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Thread: canterbury tales

  1. #16
    On the road, but not! Danik 2016's Avatar
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    Me too. Iīm curious about that tale.
    "You can always find something better than death."
    Jacob and Wilhelm Grimm, The Bremen Town Musicians

  2. #17
    Maybe YesNo's Avatar
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    I've started the tale but I haven't finished it. However, I enjoy the translation by Ronald L Ecker and Eugene J. Crook. I don't know if they translated it well or not, but I enjoy reading their iambic pentameter. It makes me wonder if Chaucer was using this meter or if he was using a variation on the older alliterative meter found in Beowulf. Regardless the translation sounds nice and I would almost like to hear an audio of it.

  3. #18
    On the road, but not! Danik 2016's Avatar
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    I havenīt finished it either yet.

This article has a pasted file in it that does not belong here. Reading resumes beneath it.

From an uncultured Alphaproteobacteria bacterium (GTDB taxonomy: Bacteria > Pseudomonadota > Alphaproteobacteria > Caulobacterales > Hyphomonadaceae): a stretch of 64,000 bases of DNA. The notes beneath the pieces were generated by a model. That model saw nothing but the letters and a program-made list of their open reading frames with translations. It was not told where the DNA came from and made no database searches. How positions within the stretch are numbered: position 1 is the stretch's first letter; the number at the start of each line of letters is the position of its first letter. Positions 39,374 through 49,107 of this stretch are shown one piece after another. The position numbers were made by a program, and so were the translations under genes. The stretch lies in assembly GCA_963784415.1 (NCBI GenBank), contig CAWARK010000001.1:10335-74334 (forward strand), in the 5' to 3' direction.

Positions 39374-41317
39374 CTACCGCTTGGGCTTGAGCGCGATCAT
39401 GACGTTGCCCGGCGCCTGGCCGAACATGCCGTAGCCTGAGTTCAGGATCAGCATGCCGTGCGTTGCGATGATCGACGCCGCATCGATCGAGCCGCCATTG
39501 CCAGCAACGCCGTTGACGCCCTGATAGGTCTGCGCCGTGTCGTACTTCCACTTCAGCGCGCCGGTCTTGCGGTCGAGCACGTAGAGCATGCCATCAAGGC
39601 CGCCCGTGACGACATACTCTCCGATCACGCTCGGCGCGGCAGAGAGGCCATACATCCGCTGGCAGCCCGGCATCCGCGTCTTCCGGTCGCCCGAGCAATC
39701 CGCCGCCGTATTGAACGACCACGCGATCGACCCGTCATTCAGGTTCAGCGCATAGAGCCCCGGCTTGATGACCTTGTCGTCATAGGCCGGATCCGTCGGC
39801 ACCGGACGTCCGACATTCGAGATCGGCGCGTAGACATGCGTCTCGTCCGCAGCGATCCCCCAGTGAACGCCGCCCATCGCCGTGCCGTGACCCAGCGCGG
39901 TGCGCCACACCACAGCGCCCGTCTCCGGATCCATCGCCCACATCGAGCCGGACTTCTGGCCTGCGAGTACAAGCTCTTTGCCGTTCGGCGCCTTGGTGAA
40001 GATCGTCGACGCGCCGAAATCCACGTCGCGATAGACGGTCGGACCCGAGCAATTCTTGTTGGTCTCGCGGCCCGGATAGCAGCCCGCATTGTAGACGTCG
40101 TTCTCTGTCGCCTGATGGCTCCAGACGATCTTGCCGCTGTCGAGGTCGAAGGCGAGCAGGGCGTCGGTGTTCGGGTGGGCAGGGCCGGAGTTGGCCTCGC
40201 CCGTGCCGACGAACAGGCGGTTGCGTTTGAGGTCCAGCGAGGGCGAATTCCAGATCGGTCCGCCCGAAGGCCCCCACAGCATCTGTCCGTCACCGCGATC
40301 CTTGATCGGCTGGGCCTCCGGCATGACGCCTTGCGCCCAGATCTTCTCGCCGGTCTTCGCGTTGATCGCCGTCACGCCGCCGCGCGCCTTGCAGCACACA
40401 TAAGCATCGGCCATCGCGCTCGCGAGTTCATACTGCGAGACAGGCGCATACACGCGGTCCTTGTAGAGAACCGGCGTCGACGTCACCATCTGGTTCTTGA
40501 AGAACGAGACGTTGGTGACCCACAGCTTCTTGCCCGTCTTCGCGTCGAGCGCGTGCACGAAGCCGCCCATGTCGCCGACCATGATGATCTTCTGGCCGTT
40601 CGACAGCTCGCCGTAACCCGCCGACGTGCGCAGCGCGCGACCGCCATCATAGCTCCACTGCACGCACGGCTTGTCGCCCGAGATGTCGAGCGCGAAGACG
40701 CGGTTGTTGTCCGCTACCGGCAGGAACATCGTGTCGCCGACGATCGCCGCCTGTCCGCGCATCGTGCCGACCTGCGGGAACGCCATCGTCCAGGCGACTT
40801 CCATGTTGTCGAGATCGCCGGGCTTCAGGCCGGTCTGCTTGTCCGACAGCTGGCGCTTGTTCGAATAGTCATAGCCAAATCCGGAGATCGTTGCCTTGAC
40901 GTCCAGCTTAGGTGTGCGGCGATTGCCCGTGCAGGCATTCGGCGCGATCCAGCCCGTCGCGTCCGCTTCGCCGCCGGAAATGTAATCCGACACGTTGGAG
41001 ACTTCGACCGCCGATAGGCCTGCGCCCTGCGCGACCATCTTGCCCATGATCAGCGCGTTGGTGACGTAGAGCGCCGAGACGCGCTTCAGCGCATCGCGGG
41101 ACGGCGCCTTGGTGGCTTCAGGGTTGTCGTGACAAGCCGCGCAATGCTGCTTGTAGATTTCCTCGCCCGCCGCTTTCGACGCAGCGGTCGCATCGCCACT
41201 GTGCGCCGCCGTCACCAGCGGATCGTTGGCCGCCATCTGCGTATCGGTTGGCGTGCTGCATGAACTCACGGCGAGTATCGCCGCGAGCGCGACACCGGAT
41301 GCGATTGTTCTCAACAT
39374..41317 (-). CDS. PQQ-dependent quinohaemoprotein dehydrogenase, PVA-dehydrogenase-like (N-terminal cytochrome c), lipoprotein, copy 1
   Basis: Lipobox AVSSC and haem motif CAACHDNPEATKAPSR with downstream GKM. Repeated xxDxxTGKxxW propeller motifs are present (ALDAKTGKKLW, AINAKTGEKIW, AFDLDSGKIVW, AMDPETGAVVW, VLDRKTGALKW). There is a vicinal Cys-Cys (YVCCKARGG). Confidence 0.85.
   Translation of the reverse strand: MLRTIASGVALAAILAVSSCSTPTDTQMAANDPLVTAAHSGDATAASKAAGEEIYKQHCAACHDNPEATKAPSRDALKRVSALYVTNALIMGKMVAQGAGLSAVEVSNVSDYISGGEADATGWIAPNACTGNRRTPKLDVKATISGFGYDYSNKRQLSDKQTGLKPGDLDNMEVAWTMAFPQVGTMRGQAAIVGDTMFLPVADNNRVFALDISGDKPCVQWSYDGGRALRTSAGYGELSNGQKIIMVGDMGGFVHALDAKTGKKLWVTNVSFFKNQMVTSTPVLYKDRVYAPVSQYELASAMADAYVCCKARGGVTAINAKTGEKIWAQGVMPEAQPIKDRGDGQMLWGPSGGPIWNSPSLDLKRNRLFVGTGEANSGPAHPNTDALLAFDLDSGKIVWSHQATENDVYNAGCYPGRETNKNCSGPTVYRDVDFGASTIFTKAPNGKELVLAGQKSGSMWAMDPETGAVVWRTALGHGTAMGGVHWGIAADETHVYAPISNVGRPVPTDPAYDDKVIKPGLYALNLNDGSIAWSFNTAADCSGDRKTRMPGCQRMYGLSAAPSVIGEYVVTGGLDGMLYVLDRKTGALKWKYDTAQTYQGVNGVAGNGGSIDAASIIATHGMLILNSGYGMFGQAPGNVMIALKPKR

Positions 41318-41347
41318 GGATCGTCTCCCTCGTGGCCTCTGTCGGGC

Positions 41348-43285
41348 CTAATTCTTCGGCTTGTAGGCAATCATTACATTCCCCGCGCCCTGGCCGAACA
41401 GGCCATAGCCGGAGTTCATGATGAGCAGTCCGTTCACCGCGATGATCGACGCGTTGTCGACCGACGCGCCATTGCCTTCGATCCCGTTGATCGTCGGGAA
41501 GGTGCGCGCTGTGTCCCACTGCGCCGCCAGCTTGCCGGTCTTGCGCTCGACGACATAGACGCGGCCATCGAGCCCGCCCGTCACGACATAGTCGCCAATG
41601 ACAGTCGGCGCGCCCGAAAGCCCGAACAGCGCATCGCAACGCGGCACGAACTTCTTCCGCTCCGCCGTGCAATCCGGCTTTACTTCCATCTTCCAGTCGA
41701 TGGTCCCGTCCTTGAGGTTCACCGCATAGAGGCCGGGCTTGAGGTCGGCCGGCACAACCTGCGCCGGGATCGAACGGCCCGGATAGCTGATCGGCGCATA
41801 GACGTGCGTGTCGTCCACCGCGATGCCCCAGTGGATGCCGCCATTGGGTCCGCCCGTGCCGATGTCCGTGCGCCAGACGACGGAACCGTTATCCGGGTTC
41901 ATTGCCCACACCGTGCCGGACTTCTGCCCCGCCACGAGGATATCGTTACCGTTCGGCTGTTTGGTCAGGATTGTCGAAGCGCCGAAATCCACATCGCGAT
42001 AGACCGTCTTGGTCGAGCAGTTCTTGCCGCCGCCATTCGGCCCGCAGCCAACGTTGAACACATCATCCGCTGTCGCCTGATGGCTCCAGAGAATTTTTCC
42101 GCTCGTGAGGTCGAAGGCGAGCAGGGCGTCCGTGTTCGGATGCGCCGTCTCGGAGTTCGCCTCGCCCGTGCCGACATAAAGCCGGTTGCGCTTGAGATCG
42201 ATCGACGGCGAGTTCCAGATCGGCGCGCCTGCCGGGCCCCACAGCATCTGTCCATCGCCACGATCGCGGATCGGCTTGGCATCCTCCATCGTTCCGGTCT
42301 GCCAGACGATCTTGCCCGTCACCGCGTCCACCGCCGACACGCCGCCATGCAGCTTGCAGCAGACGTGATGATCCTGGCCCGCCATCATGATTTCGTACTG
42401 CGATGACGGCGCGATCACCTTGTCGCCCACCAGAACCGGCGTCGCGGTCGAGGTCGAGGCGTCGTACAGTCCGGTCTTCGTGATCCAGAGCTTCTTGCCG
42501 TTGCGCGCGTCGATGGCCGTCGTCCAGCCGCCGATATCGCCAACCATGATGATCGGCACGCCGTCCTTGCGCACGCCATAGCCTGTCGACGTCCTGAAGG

Here one can compare the modern version with the original Chaucer verses(with glossary).

    http://www.librarius.com/cantales.htm

    I am also going to revive the Decameron thread. I wonder if one of this authors influenced the other.
    Last edited by Danik 2016; 09-10-2017 at 07:52 AM.
    "You can always find something better than death."
    Jacob and Wilhelm Grimm, The Bremen Town Musicians

  4. #19
    Maybe YesNo's Avatar
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    I finished it. I am not sure if this would be considered a rom-com or not. It is humorous. So it probably is. There is also Pluto and Prosirpina arguing the issue on the side. I suspect January got what he deserved. Here's a couplet I enjoyed for its sound if nothing else:

    "Deceived when blind is no worse than to be
    A man who's been deceived when he can see."

  5. #20
    On the road, but not! Danik 2016's Avatar
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    I read it too, the kind of humour reminds me of the Decameron. I donīt know, what a ron-con is. What caught my attention was, that though the perspective is male, it shows how the young women, who were married to someone without having their wishes consulted and then were kept in the house almost as sexual slaves, got their own way as good as that was possible .